Queen Elizabeth pays tribute to key women in UK rapid vaccination campaign
LONDON (AP) – Queen Elizabeth II used her list of birthday honors to celebrate those at the forefront of the UK
LONDON (AP) – Queen Elizabeth II used her list of birthday honors to celebrate those at the forefront of the rapid rollout of COVID-19 vaccines in the UK in recent months, which has been credited with reversing the country’s response to the pandemic.
Two of the most prominent women in the vaccination campaign, Professor Sarah Gilbert of the University of Oxford, and venture capital firm Kate Bingham, former head of the UK Vaccine Task Force, have been recognized as ladies in the list published Friday night.
Gilbert was instrumental in the development of the vaccine made by pharmaceutical company AstraZeneca, while Bingham was widely praised for the success of the country’s vaccine procurement program.
Although the UK has recorded the highest number of virus-related deaths in Europe, with nearly 128,000 people losing their lives, the vaccination program has been considered one of the fastest deployments and most consistent in the world.
In December, a 90-year-old British grandmother became the first person in the world to receive the Pfizer vaccine outside of a trial. Since then, around 61% of the UK population has received at least one dose of the vaccine, while around 43% have received two. The rollout, which was primarily age-based, was extended earlier this week to 25-29 year olds.
A multitude of specialists from the scientific community are also honored for their efforts in the development of vaccines, the conduct of clinical trials, the performance of tests and the monitoring of coronavirus infections. The selfless work of people to help others during the pandemic, from running free taxis for key workers to making bottles of hand sanitizer, has also been recognized by the 95-year-old monarch.
Of the 1,129 people honored, 62% are recognized for their community service, with nearly a quarter recommended for their activities during the pandemic.
One of them was Rhys Mallows, 25, who received a British Empire Medal for helping to reuse Mallows Bottling, a Welsh company, to produce over a million bottles of hand sanitizer at following an agreement with a Scottish distiller. He estimates that around 81 million hands have been disinfected.
“We’re not scientists, but we really felt that if we could give people little bullets to protect themselves, it would make a big difference,” he said.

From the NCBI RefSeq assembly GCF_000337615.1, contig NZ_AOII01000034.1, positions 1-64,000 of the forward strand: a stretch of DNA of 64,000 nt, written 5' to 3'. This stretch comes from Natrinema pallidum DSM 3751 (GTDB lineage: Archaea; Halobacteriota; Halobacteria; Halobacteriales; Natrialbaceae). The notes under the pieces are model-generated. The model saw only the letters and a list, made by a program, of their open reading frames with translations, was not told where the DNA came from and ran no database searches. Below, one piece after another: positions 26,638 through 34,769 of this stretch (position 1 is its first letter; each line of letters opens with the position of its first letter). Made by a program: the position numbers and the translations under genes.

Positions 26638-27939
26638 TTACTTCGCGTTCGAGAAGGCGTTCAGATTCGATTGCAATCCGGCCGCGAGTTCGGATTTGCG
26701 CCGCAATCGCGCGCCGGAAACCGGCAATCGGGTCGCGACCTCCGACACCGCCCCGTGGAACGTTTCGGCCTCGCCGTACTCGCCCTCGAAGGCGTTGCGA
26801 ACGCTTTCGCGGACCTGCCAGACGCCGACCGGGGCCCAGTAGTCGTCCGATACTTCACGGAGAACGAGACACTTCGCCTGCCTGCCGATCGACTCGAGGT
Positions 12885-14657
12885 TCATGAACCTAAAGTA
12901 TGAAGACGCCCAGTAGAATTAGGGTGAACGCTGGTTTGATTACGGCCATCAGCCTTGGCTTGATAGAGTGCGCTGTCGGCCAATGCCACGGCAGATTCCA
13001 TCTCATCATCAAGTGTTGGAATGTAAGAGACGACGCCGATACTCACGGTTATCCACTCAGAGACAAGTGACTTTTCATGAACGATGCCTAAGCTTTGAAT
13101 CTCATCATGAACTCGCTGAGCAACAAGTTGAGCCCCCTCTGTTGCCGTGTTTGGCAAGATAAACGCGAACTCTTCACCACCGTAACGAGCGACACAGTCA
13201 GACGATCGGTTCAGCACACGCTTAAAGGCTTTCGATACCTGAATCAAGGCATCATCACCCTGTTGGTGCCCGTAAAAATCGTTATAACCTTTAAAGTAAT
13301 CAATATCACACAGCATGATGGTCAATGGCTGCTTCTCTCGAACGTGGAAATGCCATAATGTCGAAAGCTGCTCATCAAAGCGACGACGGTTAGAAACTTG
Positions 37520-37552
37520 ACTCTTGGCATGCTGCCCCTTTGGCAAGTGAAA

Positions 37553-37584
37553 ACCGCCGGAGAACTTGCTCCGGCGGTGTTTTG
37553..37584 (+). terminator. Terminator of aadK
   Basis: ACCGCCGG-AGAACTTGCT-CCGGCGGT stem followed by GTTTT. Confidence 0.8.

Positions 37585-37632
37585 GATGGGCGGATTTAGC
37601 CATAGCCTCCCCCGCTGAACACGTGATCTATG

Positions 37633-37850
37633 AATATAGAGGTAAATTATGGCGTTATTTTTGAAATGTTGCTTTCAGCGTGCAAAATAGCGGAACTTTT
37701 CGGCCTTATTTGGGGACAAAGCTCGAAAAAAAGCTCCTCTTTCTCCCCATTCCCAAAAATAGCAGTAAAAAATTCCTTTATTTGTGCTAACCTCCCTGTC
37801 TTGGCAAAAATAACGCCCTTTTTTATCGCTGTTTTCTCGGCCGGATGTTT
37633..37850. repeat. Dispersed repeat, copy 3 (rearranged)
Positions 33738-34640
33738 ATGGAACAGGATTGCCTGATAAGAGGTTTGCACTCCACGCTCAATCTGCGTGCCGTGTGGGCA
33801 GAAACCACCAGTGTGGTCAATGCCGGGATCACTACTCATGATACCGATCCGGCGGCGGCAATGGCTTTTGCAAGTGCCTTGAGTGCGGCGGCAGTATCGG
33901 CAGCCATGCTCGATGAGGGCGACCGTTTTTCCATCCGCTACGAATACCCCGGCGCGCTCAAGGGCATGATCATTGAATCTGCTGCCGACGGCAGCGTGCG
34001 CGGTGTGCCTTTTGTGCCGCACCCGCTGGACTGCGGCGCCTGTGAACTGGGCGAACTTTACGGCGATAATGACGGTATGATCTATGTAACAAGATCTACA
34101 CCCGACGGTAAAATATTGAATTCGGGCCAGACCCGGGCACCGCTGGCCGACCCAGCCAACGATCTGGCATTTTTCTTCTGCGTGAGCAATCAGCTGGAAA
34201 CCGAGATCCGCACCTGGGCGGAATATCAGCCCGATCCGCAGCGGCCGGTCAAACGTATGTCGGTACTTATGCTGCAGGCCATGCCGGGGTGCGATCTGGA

Siblings John Brownhill and Amanda Guest also received the British Empire Medal for founding Food4Heroes, which delivered over 200,000 meals to the National Health Service.
“You see in times of crisis the strengths of humanity, I think,” said Brownhill.
The winners are also a record in terms of diversity, with 15% of winners coming from an ethnic minority. Meanwhile, 9% of those honored had a disability and 5% identified as LGBT. More women, 50.2%, than men are on the list for the first time since 2015.
The winners are chosen by committees of officials on the basis of nominations from the government and the public. The awards are usually presented by the Queen or a senior royal official acting in her place during investitures at Buckingham Palace, but the pandemic has changed all that, not least because the Queen lives in Windsor Castle.
The list also celebrates the achievements of people in the limelight.
In the world of sport, Manchester City footballer Raheem Sterling received an MBE, becoming a member of the Most Excellent Order of the British Empire for his efforts to promote racial equality in sport.
His prize coincides with the start of the European Championship, in which Sterling is expected to play for England. In matches leading up to the tournament, England players were booed by fans for taking the knee as a gesture against intolerance
His England team-mate Liverpool captain Jordan Henderson also received an MBE after raising £ 4million ($ 5.7million) for the NHS from other Premier League footballers.
Former England coach Roy Hodgson and former tennis star and presenter Sue Barker both received CBEs, making them Commanders of the Order of the British Empire.
In the entertainment world, actor Jonathan Pryce, who will play the Queen’s late husband Prince Philip in the final seasons of Netflix’s royal drama The Crown, has been knighted. And veteran performer Engelbert Humperdinck also received an MBE for services to music.
“The fact that the UK continues to honor those who work in the arts recognizes the great contribution artists make to the way we live our lives,” said Pryce.
Lulu, the veteran singer, also received a CBE alongside keyboardist and songwriter Rick Wakeman, whose career has seen him collaborate with a diverse group – from David Bowie to Black Sabbath.
The youngest recipient was Amika George, 21, founder of the FreePeriods campaign, who was named MBE for Educational Services after campaigning against menstrual poverty.
Among the oldest recipients was Sylvia McKeegan, 95, who received a BEM for her decades of supporting older people, new mothers and children in Londonderry, Northern Ireland.
Pan Pylas, The Associated Press